- 5th November 2018
- Posted by: Sophie Bunker
- Category: Blog
The world of development and flood risk has evolved since the first Department of the Environment circular on the matter in 1992. National Planning Policy has been updated a number of times, most recently in July 2018.
Our understanding of the likely impacts of climate change on river flows, rainfall and coastal change has also developed with technological advances in climate scenario modelling. The new UK Climate Projections 2018 (UKCP18) will give us more specific information at a local level to feed into future development plans.
Taking this into account, how can UKCP18 help with the challenges that lie ahead?
- How do we ensure development is appropriately safe from flooding?
- How do we ensure development does not increase flood risk elsewhere?
- How do we ensure that development contributes to the wider collective vision of flood risk, drainage and coastal change for an area?
- What should the planning policy be in those areas where the viability of any development is questionable in the long term? For example, due to increased flood risk and/or coastal change?
Strategic decision making
Having up-to-date and more reliable projections based on the latest climate science will mean we are better placed to help our clients respond to these challenges. The projections will help make strategic decision making through Sustainability Appraisals, Strategic Environmental Assessment, Climate Change Risk Assessments, Strategic Flood Risk Assessments and Water Cycle Studies more robust.
At a site level, our work with developers on Flood Risk Assessments will also benefit from using the new information. More specific guidance on how the new UKCP18 allowances should be considered in such work is expected in 2019. My colleague Angus Pettit explored this in his blog last week.
UKCP18 will provide probabilistic information based on different scenarios of change. How can we use probabilistic information in an appropriate manner? For example, how do we use the most likely scenario to inform the allocation and master planning of new developments and following on from this, the design of mitigation measures?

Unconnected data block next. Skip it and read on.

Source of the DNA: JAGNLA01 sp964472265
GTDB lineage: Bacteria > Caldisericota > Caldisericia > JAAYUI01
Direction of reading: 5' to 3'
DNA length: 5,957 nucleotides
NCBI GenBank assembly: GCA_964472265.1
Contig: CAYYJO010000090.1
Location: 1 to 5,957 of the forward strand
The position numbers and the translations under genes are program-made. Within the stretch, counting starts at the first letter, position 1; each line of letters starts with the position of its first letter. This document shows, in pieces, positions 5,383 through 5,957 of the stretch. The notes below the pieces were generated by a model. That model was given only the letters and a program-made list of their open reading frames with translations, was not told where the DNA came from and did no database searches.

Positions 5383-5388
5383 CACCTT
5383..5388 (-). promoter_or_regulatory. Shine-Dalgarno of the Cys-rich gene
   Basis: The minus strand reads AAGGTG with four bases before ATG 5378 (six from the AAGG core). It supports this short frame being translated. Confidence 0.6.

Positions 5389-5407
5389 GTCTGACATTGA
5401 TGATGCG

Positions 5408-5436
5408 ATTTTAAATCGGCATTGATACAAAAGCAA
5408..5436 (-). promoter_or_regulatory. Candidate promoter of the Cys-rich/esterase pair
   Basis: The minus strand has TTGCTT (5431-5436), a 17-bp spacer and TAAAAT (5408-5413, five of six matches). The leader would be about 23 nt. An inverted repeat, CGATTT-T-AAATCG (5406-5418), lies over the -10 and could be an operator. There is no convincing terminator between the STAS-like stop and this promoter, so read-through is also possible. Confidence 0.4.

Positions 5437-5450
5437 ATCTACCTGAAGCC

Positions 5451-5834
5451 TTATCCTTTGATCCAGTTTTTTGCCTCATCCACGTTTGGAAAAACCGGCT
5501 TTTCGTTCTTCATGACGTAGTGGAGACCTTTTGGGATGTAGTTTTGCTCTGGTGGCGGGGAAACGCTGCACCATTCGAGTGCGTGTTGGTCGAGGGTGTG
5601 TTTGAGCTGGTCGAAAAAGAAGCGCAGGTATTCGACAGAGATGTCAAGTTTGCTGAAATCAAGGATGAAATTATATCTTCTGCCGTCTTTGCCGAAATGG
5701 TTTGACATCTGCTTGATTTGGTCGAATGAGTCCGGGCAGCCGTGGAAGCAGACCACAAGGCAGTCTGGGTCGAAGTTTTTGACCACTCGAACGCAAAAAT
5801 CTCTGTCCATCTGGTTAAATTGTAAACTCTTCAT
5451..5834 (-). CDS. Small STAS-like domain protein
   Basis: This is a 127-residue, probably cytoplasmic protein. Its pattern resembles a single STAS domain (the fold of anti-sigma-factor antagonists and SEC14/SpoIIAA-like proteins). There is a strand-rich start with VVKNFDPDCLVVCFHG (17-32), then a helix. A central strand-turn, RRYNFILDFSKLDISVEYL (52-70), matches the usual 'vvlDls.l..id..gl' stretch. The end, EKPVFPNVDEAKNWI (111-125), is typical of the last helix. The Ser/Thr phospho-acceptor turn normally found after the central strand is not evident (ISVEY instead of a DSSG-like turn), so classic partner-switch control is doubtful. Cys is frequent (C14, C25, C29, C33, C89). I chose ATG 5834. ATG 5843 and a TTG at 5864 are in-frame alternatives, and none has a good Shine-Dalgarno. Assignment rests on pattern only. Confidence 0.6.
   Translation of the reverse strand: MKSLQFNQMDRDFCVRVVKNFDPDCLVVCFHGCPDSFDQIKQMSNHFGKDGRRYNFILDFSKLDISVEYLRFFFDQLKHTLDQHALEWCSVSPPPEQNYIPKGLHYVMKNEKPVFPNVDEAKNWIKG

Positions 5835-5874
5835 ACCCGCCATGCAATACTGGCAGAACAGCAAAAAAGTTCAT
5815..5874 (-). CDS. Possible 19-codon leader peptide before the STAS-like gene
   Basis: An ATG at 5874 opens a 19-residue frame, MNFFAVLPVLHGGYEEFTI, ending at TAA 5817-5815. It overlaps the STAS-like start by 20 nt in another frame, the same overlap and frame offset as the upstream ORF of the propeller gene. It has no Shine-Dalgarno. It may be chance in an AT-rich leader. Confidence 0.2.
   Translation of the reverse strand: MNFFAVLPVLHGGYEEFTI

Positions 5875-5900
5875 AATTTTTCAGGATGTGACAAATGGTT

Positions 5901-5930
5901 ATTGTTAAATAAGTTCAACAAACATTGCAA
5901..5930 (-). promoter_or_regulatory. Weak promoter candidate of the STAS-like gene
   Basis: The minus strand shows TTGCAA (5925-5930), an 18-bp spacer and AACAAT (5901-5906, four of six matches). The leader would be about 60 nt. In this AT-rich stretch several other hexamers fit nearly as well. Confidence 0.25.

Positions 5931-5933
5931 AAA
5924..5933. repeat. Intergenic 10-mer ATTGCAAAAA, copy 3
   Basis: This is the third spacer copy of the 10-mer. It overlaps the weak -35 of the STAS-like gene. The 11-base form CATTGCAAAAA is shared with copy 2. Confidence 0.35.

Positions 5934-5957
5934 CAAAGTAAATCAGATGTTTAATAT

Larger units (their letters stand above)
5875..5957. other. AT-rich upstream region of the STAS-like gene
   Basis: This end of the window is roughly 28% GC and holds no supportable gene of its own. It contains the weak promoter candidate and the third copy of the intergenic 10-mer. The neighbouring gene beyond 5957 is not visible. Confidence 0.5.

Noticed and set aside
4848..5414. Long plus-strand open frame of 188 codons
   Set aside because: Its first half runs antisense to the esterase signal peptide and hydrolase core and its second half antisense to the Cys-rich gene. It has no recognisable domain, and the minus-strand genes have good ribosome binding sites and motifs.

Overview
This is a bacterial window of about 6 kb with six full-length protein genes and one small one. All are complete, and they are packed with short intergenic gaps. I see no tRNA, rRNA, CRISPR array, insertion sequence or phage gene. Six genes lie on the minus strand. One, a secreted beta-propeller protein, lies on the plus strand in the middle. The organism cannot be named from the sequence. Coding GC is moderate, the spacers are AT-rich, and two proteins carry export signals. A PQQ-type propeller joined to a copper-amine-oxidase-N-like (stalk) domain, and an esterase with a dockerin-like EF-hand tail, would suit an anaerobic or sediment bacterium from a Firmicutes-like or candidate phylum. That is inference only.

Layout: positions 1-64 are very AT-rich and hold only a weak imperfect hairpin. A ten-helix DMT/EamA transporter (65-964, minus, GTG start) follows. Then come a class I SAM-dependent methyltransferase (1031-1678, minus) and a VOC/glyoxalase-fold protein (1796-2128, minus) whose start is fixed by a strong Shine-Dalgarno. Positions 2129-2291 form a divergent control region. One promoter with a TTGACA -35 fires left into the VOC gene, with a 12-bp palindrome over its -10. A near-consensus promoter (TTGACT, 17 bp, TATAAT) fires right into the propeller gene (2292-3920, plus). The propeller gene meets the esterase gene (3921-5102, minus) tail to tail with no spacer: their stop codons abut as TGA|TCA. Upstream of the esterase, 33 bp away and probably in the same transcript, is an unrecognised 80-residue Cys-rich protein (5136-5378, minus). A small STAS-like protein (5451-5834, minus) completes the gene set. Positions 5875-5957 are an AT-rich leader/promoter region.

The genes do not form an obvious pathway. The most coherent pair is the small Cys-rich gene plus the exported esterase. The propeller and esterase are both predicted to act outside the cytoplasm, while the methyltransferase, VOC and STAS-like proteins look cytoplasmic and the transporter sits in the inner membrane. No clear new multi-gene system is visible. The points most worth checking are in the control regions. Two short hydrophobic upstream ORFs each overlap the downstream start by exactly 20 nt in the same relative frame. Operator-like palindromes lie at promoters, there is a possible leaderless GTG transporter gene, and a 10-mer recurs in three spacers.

How can we then make those decisions sustainable in the long term and for the life of new developments? And how can we use the less likely, but more extreme, change scenarios to make new developments resilient in future? This requires interdisciplinary thinking. For example, the use of green corridors and infrastructure to safely channel water away from new developments and the innovative design of new housing and commercial units with flood risk in mind.
The revised National Planning Policy Framework (NPPF) places an emphasis on planning for the cumulative impacts of new development at a strategic level. For those catchments at high flood risk and/or where there is likely to be the newest development, what should local planning policy say? What are the most sensitive catchments to target more stringent policies on SUDS and runoff rates and volumes towards? How can achieving the wider benefits of SUDS also assist in ensuring developments are adaptable to climate change. For example, how could water be stored for use in times of drought?
Flood risk management
With climate change on the cards, where does land need to be safeguarded against new development for flood risk management, such as the use of natural flood management upstream of our settlements or opening up inner city culverts?
Where could new developments meaningfully contribute to reductions in risk in these areas? Could land on the sites be put aside for flood storage and/or could developers be required to contribute partnership funding towards flood alleviation schemes? We are working through a number of these areas with local authority clients on Strategic Flood Risk Assessments at present.
Lastly but by no means least, sea level rise poses an additional and even more complex challenge. Losses from coastal erosion are absolute. Major coastal flood events are life-threatening and cause extensive devastation.
New UKCP18 outputs should help Local Planning Authorities (LPA’s) to apply the direction in the NPPF to identify and develop appropriate planning policy for areas vulnerable to coastal change. We have been supporting coastal LPAs with developing long term policy approaches to tackle coastal change, considering the multiple complexities this challenge brings.